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Careers in Software Engineering
DEC 01, 2017 19:02 PM
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Careers in Software Engineering

by Lori Cameron
 
For this ComputingEdge issue, we interviewed Murray Cantor—co-founder and chief technology officer of Aptage—an agile-software-development risk management consultancy—about career opportunities in software engineering. He has developed cutting-edge ideas in software and systems development for more than 35 years. In addition to writing many articles, he is the author of two books: Object-Oriented Project Management with UML and Software Leadership: A Guide to Successful Software Development. He coauthored the article “Steering Software Development Workflow: Lessons from the Internet” from IEEE Software’s September/October 2016 issue. 
 
ComputingEdge: In the field of software engineering, what advice would you give college students to give them an advantage over the competition?
 
Cantor: They should learn programming and implementation technologies for machine learning and AI, such as Nvidia’s CUDA parallel-computing platform and API model and the TensorFlow open source software library for machine intelligence.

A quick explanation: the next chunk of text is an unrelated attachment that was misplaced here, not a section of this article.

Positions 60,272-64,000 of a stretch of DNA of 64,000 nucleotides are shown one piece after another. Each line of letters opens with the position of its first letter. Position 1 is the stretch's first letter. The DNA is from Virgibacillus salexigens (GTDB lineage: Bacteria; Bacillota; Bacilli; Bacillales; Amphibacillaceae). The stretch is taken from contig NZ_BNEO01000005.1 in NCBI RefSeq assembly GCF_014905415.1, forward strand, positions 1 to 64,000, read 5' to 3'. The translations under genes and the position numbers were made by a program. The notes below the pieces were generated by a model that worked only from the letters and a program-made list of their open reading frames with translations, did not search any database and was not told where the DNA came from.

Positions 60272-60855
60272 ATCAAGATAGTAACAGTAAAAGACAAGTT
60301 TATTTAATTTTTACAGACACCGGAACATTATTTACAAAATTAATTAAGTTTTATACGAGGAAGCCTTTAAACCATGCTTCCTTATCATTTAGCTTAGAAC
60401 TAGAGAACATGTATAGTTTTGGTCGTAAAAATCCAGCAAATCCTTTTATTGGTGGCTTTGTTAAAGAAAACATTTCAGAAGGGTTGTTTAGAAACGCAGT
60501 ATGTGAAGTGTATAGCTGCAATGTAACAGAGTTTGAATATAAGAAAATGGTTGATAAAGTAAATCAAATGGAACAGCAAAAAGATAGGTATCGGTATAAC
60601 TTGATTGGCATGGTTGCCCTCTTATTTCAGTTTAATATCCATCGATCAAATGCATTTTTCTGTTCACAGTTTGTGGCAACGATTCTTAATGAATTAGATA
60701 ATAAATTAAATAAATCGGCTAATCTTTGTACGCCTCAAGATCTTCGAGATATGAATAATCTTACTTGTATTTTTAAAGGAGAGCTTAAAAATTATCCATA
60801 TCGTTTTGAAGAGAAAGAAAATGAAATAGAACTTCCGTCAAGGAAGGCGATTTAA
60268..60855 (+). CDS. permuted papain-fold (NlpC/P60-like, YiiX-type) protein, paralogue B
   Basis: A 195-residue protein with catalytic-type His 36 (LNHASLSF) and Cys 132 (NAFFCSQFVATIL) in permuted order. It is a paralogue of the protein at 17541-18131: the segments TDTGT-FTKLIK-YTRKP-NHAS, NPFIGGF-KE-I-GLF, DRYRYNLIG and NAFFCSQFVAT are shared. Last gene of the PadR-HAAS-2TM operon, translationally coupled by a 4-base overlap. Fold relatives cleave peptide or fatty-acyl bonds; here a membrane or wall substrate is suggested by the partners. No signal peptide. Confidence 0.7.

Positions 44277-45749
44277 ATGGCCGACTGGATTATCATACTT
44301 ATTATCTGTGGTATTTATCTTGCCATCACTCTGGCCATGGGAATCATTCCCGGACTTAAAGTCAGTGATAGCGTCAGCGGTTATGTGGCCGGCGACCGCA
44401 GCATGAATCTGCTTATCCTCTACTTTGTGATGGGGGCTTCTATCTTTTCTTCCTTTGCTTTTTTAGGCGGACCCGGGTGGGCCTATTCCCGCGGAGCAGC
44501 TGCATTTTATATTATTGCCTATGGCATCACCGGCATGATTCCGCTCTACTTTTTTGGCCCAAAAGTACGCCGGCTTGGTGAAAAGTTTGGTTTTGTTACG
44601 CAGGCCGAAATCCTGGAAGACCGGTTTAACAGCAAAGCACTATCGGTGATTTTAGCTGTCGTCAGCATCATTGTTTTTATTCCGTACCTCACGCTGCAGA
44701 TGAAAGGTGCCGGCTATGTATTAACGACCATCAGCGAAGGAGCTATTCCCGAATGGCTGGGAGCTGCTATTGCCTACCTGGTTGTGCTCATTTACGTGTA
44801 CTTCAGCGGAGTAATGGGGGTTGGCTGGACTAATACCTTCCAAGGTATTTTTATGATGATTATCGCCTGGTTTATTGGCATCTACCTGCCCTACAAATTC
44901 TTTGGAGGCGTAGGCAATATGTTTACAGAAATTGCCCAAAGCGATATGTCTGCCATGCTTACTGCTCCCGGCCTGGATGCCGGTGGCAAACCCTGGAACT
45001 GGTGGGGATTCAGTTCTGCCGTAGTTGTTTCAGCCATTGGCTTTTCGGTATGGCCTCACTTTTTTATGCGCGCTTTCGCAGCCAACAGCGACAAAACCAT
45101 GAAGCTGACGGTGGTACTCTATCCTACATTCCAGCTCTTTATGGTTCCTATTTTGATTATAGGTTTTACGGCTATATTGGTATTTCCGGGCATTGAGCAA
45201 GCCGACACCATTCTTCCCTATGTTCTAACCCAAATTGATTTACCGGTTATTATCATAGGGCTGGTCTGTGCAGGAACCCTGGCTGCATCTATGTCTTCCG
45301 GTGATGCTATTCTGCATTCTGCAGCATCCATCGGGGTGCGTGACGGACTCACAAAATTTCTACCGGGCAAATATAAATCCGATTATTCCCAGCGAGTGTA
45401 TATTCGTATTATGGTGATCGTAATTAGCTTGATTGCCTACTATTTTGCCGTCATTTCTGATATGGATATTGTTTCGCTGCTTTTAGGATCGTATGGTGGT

ComputingEdge: What should applicants keep in mind when applying for jobs in software development?
 
Cantor: Applicants should avoid dead-end jobs using obsolete technology.
 
ComputingEdge: How can new hires make the strongest immediate impression in a new position?
 
Cantor: Show your manager a project you’ve done on your own initiative—not a class assignment—ideally something involving AI. In addition, be ready to provide good examples of team and leadership skills. Development is a team sport.
 
ComputingEdge: Name one critical mistake for young graduates to avoid when starting their careers.
 
Cantor: Avoid getting complacent with your skills. Software development careers entail lifelong learning. And what matters is your ability to contribute to your team’s success.
 
ComputingEdge: Do you have any learning experiences you could share that could benefit those just starting their software-engineering careers?
 
Cantor: When I was about 30, object-oriented programming was the latest thing. The conventional thinking among the younger programmers was that I was already too old to get it. I quickly learned the Booch method and C++ and proved them wrong. You will age and will need to keep up.
 
ComputingEdge’s Lori Cameron interviewed Cantor for this article. Contact her at l.cameron@computer.org if you would like to contribute to a future ComputingEdge article on computing careers. Contact Cantor at mcantor@murraycantor.com.
 
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